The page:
Tuesday, January 18, 2011

Please Understand

It's interesting to watch new Western teachers in the classroom. The tension after they explain something in great detail and then get blankness from the students. The wanting to be understood and then the use of more and more words to get to some understanding. You can see, hear so much anxiety. Never ask, "Do you understand?" Often students will say nothing or, worse, yes, even if what you said made no sense at all. Test them to see what they understand. Get to know them.

Monday, January 17, 2011

Want to Stay Up for Days

I want to write more about the people around me, but it's a weird thing to do.

"In China" is a horrible way to start a sentence. It only shows how much you don't know, have already decided on. You're here for a week, and you can write a book. You're here five years, you can write a sentence. Which is something I remind the Eastern teachers of, that "In China" is a way to cope, try to understand.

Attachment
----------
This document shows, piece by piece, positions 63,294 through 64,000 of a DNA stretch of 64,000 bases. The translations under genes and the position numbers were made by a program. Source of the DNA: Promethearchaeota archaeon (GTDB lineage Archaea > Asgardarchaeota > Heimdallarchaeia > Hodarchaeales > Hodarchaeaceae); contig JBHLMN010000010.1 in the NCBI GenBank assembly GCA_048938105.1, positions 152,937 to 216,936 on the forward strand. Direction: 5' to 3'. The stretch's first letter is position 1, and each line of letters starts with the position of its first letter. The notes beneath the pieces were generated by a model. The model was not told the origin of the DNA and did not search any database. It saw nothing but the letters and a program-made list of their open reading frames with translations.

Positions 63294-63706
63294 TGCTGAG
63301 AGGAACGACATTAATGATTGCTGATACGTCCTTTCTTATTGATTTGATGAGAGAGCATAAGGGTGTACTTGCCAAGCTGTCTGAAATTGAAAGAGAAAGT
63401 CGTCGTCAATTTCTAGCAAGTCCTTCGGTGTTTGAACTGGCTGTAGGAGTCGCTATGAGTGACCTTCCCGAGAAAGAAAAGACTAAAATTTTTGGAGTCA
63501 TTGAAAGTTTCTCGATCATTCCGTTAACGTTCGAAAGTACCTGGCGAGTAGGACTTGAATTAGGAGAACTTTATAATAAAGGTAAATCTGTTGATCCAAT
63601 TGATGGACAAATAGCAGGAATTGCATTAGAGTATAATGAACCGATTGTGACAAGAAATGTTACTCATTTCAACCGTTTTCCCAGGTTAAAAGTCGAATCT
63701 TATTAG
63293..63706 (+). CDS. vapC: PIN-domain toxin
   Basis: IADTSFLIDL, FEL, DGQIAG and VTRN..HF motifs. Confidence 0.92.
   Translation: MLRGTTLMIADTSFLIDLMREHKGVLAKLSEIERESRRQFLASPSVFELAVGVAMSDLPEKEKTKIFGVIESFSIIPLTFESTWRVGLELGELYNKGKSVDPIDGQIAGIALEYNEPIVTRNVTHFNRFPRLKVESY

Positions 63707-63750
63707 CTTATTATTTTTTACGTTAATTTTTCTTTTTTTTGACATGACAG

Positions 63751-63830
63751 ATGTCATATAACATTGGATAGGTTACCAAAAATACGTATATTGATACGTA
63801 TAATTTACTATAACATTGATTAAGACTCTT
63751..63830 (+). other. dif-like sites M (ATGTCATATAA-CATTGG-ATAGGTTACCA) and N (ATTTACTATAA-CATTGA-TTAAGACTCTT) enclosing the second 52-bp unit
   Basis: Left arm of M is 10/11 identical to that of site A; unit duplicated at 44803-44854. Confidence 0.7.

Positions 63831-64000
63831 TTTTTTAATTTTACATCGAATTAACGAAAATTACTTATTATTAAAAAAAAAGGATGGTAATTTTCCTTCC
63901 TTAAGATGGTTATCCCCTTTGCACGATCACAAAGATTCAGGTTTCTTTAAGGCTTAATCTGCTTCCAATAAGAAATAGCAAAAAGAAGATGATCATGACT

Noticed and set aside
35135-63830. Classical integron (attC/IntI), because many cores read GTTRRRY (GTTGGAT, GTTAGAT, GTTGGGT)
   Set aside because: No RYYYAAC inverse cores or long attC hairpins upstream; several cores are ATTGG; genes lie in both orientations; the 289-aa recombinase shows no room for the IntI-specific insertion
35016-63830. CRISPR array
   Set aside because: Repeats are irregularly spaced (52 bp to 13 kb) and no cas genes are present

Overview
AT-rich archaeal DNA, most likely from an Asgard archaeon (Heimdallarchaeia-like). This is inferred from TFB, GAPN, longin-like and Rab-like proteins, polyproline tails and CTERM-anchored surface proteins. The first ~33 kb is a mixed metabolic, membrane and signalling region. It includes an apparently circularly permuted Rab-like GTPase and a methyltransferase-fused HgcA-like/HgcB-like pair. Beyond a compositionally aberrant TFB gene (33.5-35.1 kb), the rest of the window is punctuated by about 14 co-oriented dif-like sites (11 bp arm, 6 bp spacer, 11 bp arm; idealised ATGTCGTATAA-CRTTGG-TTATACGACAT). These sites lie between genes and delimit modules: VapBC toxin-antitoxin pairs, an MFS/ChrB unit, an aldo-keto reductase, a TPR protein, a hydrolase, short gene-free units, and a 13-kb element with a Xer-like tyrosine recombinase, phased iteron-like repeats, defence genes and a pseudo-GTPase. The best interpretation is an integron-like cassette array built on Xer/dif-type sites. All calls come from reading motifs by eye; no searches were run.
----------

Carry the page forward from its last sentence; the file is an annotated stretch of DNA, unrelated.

Sunny waits patiently while I try to learn the characters. I am writing a story in Chinese for her. Not that I know enough Chinese.

The people who say they'll learn Chinese later—a lot of the time, you get into English-only habits and therefore English-only areas of town, closing down the loop of travel. You know only four words and two buildings, a few restaurants, the ones with pictures. You shut your hole and drink a lot.

Saturday, January 15, 2011

Motto for Translation/Art/Language

We lose things. We add things. We change things. We have to.

Friday, January 14, 2011

Expats

There's kind of an unspoken rule about speaking Chinese if you're not Chinese. Like, well, it just sounds inappropriate unless you're speaking to a Chinese person. So much time speaking English. You wanna learn, you have to go out.